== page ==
Awesome technology and extremely well written, as one would expect. Narrator is excellent. This book gets pretty crazy...and you'll need to pay attention - but the story is insanely good. It is not as action packed as Snow Crash - but I would say this is still better.
There are 1000's of reviews and descriptions of all the important parts of this book, so I'll keep this short, but wanted to just mention - I just fell in love with little Nell - just so drawn into the story - concerned for her well being, happy when things go well for her... This is one of the books I have listened to numerous times (and will continue to).
Neal Stephenson's 'The Diamond Age' is a fantastic SciFi novel which looks into a future filled with next generation Internet-like constructs and nano-technological innovation and their effect on the socio-economic disparities in our world today. Synthetic rice puts 30 million Asian peasants out of work, every material needed can be "compiled" from a "matter-feed" at home, national borders are rendered obsolete, though nations still exist and apply their laws in a trade-agreement sort of fashion. The ideas are amazing, and yet that was just background for a very touching story about a little girl from an impoverished an abusive home, named "Nell" who through happenstance acquires "The Young Lady's Illustrated Primer", an interactive book, originally meant for the daughter of a wealthy upper-class "equity-lord". The novel follows Nell through her self-education with the Primer from the ages of 4 to 20, during which she runs away from her abusive stepfather, finds solace with another group, and ultimately becomes a revolutionary (the true purpose of the Primer). I very much enjoyed the tale, and Stephenson has some very up-to-date ideas on India and China, and where the world will probably end up in a 100 years.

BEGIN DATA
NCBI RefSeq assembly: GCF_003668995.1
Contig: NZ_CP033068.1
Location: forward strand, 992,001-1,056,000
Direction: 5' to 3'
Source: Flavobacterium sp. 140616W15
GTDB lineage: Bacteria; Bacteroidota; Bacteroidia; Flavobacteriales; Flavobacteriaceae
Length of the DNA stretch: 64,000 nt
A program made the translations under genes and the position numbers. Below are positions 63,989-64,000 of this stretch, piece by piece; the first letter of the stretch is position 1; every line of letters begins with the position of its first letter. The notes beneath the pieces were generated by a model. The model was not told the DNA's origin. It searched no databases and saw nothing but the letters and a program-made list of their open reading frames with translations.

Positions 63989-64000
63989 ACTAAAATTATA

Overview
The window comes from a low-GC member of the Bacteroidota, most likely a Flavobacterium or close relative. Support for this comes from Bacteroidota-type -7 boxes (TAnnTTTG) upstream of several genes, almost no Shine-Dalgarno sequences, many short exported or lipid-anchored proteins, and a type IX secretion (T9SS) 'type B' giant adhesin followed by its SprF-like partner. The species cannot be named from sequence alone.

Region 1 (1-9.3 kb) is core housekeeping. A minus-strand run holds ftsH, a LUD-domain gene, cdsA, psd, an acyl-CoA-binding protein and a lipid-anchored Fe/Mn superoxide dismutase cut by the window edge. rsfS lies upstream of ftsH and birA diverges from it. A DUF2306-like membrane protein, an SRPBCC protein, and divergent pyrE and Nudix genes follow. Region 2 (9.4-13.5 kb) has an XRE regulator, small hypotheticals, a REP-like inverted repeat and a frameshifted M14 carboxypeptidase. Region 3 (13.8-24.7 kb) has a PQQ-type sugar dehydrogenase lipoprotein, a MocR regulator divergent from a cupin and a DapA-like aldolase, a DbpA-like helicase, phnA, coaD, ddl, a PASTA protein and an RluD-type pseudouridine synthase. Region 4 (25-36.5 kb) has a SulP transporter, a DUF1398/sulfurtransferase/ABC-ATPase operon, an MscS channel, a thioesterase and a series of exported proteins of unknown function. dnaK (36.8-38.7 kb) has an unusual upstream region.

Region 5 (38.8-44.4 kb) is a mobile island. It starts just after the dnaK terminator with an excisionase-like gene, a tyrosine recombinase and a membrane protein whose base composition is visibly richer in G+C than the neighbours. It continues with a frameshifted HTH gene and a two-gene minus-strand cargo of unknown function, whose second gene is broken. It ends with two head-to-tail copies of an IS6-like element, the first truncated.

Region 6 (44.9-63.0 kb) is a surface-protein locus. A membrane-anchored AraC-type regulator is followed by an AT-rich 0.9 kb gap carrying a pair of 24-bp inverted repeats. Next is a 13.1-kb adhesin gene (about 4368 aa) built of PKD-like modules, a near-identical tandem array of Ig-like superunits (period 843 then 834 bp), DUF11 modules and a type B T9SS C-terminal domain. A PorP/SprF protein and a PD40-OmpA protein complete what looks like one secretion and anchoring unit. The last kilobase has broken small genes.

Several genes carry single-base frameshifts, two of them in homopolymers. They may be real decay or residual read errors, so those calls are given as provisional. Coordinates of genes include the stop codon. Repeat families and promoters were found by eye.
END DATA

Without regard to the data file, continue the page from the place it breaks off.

Based on the reviews, it looks like people either love this book, or hate it. It is long, but I would not recommend trying the abridged version. Take the time to listen to the unabridged version. It's worth it. The author's imagined ideas about the possible structures and capabilities of nano-tech are incredible. His vision of the future makes me wish I was born later, but at the same time makes me happy I don't live in that place/time.
I'd also like to say Jennifer Wiltsie does one of the best narrator job as I have heard after listening to 30 books. She is a true professional.
Spectacular book. Enjoyable listen. A must have.
Sometimes it takes a while to get into the grove of a story but by the second paragraph of “Diamond Age”, I was hooked. Neal Stephenson is an extraordinary writer, but more than that; a poet, philosopher and futurist. This labyrinthine tale could be described as a “fairy-tale”, painted with luscious prose, sensitive characterization and deep insight; it is a story of rare beauty. The narration is exceptional, the experience delicious.
This book was a good listen, however, just like "Snow Crash," Mr. Stephenson ends his otherwise in-depth, detailed novel as if he ran out of paper (or disk space). All the hours of the story and it ends in about 15 seconds. Still, it's a good book. Just be prepared to be dropped off at the end.
Let me be clear at the outset: this is a good book, from a really good author.
Some of the reviews of this book make the mistake of viewing it as a children's book mixed with an adult's.